People in open relationships are no more sexually and emotionally satisfied than monogamous couples, new research suggests.
As long as couples have sex to be close to each other or to fulfill their desires, there is no difference in how content people are with their partners, a study found.
Those who get intimate for less personal reasons, such as to avoid an argument, are less likely to be happy in their relationships regardless of whether it is open or monogamous, the research adds.
Lead author Jessica Wood, from the University of Guelph, said: ‘We found people in consensual, non-monogamous relationships experience the same levels of relationship satisfaction, psychological well-being and sexual satisfaction as those in monogamous relationships.
‘This debunks societal views of monogamy as being the ideal relationship structure.’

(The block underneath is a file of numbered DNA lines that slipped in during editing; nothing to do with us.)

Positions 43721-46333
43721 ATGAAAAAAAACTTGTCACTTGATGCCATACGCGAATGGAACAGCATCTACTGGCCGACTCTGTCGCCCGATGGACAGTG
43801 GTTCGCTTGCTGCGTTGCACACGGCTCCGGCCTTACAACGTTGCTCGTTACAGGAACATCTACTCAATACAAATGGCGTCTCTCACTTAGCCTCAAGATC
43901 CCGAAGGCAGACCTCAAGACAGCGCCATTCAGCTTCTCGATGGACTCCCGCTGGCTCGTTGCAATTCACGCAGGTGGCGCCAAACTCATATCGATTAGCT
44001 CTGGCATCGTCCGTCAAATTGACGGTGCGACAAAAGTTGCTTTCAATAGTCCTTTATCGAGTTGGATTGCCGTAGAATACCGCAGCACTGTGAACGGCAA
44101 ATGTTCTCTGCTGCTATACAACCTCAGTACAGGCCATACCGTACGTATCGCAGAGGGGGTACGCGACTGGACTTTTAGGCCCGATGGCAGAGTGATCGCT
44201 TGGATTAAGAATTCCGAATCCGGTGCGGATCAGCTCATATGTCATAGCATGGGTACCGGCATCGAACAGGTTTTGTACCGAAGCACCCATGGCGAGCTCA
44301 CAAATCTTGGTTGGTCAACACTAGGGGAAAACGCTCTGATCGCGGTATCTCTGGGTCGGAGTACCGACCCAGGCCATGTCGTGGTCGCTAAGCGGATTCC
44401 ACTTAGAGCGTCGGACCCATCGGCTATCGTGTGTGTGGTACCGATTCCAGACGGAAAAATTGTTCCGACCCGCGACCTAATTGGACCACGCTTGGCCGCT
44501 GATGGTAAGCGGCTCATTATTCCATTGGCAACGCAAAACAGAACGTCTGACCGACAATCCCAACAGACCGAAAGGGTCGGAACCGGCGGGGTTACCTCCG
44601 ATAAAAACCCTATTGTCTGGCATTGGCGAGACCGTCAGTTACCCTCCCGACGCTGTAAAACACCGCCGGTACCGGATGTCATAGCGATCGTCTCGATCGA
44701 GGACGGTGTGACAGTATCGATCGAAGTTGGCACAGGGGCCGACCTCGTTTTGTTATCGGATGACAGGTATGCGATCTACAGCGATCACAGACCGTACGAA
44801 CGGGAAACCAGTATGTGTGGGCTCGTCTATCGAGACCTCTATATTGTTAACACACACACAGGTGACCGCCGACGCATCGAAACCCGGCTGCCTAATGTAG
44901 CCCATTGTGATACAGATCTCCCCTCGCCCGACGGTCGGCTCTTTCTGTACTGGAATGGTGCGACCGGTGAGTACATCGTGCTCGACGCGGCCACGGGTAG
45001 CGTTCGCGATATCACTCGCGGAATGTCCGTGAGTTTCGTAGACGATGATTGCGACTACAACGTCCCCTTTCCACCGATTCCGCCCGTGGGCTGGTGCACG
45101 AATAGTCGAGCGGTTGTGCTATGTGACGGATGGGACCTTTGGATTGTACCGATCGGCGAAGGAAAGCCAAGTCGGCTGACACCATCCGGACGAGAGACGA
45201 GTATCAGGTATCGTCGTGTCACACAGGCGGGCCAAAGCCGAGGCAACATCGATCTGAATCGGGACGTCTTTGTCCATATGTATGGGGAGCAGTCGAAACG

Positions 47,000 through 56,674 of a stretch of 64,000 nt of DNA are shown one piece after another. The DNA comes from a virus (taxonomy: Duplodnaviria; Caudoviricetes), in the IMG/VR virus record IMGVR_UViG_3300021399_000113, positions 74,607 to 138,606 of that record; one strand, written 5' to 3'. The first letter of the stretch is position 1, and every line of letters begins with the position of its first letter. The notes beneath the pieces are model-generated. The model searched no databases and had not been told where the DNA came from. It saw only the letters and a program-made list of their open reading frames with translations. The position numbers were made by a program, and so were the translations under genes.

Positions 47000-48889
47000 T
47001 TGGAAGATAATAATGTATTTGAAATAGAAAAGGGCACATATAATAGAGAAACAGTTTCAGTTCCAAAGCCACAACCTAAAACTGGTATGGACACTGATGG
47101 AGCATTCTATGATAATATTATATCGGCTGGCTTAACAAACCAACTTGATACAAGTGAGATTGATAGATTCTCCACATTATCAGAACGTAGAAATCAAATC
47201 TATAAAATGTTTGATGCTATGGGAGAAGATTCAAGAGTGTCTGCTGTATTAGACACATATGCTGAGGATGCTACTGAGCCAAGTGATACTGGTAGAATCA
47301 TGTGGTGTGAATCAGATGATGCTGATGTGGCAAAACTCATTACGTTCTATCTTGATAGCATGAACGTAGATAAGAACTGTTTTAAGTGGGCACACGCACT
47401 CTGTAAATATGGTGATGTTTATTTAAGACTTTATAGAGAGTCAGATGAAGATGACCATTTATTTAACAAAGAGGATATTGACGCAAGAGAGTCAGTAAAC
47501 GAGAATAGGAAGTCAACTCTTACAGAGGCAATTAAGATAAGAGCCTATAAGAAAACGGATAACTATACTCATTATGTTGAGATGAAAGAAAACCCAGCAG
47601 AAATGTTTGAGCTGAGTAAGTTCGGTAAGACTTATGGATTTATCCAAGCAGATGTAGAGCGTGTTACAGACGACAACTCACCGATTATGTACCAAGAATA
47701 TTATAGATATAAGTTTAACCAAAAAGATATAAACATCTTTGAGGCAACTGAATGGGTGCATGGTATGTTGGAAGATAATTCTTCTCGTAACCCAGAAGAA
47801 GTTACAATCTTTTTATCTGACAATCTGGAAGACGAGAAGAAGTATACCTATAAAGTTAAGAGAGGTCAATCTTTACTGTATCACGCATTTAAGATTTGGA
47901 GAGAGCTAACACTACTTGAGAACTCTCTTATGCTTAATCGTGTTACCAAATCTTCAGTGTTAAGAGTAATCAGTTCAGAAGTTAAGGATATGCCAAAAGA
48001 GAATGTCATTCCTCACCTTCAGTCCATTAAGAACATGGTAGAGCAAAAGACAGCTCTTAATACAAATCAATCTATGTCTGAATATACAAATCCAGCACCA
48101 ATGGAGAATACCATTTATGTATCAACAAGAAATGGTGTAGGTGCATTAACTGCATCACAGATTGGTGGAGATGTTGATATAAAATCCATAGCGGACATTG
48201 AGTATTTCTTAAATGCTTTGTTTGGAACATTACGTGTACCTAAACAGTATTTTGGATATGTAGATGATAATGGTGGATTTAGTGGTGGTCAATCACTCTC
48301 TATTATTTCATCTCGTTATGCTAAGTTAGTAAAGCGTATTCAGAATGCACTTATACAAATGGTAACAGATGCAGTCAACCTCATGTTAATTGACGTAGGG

Up to seven per cent of people in the US are in open relationships and as many as 48 per cent in the UK are interested in being polygamous.
How the research was carried out
The researchers analysed 142 people in open relationships and 206 who were committed to one person.
The participants were asked how sexually and emotionally satisfied they are with their partners, as well as how sexually fulfilled they felt.
Those with multiple partners focused on their main one.
Questions included whether they considered separating from their partner and if they confided in them.
‘It’s assumed these people are having sex with everyone all the time’
Speaking of polygamy, Ms Wood said: ‘It’s more common than most people think.
‘We are at a point where we are expecting a lot from our partners. We want to have sexual fulfillment and excitement but also emotional and financial support.
‘Trying to fulfill all these needs can put pressure on relationships. To deal with this pressure, we are seeing some people look to consensually non-monogamous relationships.’